Meanwhile, the story with the self-appointed Opposition continues to go from sad to sadder if not from dumb to dumber. Rather than sync with the changing times and recalibrate their strategy to portray a more efficient future administration, for all intents and purposes, the Opposition seems to have simply lost the plot and folded.

Both the United National Party (UNP) and the third alternative, the Janatha Vimukthi Peramuna (JVP), seem to be in the same boat; still unable to stomach the hammering they received last November. Even three months later, both continue to be in a state of concussion. Day in and day out, rather than representing the people they have been elected to represent and taking up their causes, the UNP seems preoccupied in fighting their drawn out internal leadership battle while the JVP seems resigned to its fate of a deteriorating vote base.

The UNP, if it’s interested in making any impact at the upcoming general election, must understand the fundamental fact that no one is bothered whether Ranil Wickremesinghe, Sajith Premadasa, or the former Colombo Mayor, the three-wheeler driver from Maligawatte, leads the party as long as it offers itself as a credible alternative to the current dispensation. Such a perception is nowhere on the horizon as far as the party rank and file are concerned. The party has completely missed the point that the demography of its voters has changed and will continue to change. None of the millennials will vote for the UNP just because their parents did. That is now history. Neither are they interested in talk shows or campaign rallies that offer only words and promises. This is the bitter lesson that Premadasa should have learnt after addressing 150 campaign rallies in 30 days. Faces don’t translate to votes. Ask Gotabaya Rajapaksa, who did not participate in any talk shows and addressed only some 60 election rallies.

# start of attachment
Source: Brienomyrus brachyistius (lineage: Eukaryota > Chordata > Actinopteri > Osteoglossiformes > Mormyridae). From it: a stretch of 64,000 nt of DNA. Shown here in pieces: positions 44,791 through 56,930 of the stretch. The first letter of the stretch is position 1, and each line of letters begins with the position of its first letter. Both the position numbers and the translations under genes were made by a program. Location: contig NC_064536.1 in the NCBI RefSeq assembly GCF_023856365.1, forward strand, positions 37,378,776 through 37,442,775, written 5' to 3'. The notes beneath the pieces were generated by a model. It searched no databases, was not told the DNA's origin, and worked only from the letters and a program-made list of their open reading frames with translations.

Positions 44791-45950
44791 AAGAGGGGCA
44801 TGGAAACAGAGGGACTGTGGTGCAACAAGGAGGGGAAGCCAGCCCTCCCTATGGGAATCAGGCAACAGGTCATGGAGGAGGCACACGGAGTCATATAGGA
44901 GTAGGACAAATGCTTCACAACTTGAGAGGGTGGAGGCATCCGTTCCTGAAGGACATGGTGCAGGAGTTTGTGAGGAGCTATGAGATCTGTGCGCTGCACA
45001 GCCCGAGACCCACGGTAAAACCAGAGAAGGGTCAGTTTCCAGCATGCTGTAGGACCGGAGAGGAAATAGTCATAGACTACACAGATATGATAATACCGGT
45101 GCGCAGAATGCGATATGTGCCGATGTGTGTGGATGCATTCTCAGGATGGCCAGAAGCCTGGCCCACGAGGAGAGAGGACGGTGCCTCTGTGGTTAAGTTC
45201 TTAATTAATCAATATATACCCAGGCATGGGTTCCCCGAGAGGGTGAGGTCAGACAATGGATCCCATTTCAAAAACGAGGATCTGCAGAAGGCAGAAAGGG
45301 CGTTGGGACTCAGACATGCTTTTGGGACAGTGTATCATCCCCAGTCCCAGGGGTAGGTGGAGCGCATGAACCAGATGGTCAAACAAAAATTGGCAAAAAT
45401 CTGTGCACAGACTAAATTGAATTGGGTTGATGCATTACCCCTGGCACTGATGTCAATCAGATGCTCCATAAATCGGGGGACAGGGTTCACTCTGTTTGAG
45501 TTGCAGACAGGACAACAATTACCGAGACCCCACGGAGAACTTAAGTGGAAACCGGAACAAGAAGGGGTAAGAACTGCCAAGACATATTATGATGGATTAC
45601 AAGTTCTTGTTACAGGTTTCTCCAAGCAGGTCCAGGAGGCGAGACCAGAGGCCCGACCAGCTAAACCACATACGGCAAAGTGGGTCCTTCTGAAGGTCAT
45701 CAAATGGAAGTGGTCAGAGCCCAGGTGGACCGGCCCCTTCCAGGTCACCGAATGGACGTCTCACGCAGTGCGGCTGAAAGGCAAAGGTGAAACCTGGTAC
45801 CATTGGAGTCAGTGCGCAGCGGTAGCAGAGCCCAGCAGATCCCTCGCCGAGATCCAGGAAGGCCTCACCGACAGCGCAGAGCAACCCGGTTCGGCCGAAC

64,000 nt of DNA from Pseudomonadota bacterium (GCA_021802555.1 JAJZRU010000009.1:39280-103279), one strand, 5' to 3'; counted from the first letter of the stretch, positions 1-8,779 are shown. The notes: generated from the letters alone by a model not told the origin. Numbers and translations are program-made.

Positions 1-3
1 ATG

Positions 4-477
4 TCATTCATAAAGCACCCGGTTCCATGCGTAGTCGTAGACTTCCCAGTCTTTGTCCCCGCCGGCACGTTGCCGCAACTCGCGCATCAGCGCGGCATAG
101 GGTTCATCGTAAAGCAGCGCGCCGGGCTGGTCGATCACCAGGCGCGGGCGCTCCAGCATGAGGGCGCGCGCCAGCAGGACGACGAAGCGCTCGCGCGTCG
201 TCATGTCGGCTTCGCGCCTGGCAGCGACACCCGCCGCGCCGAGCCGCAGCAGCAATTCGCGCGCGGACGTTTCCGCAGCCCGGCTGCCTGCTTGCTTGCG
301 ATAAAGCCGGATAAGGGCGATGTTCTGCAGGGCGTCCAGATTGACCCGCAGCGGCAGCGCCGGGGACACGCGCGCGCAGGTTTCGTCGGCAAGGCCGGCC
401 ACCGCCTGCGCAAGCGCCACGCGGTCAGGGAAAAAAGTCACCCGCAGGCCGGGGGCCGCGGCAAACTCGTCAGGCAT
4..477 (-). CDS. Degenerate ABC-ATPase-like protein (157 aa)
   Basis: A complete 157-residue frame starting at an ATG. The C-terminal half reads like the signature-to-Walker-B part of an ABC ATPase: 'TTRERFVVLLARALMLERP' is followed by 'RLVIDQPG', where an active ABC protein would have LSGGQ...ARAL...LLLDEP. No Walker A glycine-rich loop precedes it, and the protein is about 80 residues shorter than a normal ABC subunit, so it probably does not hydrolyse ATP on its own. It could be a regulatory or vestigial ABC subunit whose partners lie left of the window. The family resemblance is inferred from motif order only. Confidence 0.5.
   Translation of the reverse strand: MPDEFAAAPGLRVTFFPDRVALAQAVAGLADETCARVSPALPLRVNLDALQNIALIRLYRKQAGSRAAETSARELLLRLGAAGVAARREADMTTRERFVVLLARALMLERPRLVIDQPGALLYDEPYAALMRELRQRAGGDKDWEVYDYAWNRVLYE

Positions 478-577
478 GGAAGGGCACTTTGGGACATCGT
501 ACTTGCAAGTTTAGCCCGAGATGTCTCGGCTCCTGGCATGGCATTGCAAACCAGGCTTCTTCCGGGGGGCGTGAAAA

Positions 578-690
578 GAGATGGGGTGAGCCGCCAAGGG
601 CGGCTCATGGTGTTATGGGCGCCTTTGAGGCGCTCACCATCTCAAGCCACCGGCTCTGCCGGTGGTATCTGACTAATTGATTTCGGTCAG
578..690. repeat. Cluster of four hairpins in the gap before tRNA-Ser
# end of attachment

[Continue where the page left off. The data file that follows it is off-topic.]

Today, people are openly questioning as to whom in the UNP is talking about their problems and current issues. They lament the soaring cost of living but no one seems to be bothered. The Millennium Challenge Corporation (MCC) agreement that was made out to be a monster that would destroy Sri Lanka is being “discussed”, the Bond Scam has well and truly boomeranged on the pre-2015 administration following the forensic audit, and now the SriLankan Airlines scam involving billions of dollars in kickbacks in the pre-2015 era is the subject of an international investigation on Airbus.

The fun fact is that these are the very same issues that cost the UNP the presidency, but it is becoming apparent that learning from its mistakes is not the party’s strong point. How else could one explain all this political capital going a begging? And so, the writing is on the wall for those who wish to see that that the leadership battle will be the final nail in the UNP coffin.

The downside is that a lack of a strong, credible Opposition can lead a country on the wrong path, however good the leaders may be. Democracy dictates a strong opposition.

The UNP failed in governance due to personality clashes. Now, the very same clashes have doomed it in Opposition. No individual can be bigger than the party itself. That is the simple fact that seems to be beyond the comprehension of its doomed leadership. Meanwhile, kudos to the President, who has understood the fundamental fact that what matters in the end is good leadership and not parties or party posititons.